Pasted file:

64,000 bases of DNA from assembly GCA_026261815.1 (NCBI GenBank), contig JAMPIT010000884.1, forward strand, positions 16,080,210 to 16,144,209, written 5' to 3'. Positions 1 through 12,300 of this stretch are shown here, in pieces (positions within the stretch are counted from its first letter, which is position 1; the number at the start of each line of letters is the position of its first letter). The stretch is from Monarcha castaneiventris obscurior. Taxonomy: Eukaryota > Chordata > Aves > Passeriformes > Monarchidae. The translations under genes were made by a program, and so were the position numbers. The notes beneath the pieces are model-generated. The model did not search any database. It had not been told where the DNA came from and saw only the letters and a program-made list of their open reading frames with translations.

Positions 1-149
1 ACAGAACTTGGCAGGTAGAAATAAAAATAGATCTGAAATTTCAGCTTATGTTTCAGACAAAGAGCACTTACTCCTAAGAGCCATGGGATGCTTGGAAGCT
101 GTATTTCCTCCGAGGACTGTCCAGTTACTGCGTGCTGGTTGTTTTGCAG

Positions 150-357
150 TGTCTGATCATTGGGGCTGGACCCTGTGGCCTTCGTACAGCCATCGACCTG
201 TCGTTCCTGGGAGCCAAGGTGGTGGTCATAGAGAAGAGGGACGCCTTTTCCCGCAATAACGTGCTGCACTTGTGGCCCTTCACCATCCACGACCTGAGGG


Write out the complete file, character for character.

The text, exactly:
64,000 bases of DNA from assembly GCA_026261815.1 (NCBI GenBank), contig JAMPIT010000884.1, forward strand, positions 16,080,210 to 16,144,209, written 5' to 3'. Positions 1 through 12,300 of this stretch are shown here, in pieces (positions within the stretch are counted from its first letter, which is position 1; the number at the start of each line of letters is the position of its first letter). The stretch is from Monarcha castaneiventris obscurior. Taxonomy: Eukaryota > Chordata > Aves > Passeriformes > Monarchidae. The translations under genes were made by a program, and so were the position numbers. The notes beneath the pieces are model-generated. The model did not search any database. It had not been told where the DNA came from and saw only the letters and a program-made list of their open reading frames with translations.

Positions 1-149
1 ACAGAACTTGGCAGGTAGAAATAAAAATAGATCTGAAATTTCAGCTTATGTTTCAGACAAAGAGCACTTACTCCTAAGAGCCATGGGATGCTTGGAAGCT
101 GTATTTCCTCCGAGGACTGTCCAGTTACTGCGTGCTGGTTGTTTTGCAG

Positions 150-357
150 TGTCTGATCATTGGGGCTGGACCCTGTGGCCTTCGTACAGCCATCGACCTG
201 TCGTTCCTGGGAGCCAAGGTGGTGGTCATAGAGAAGAGGGACGCCTTTTCCCGCAATAACGTGCTGCACTTGTGGCCCTTCACCATCCACGACCTGAGGG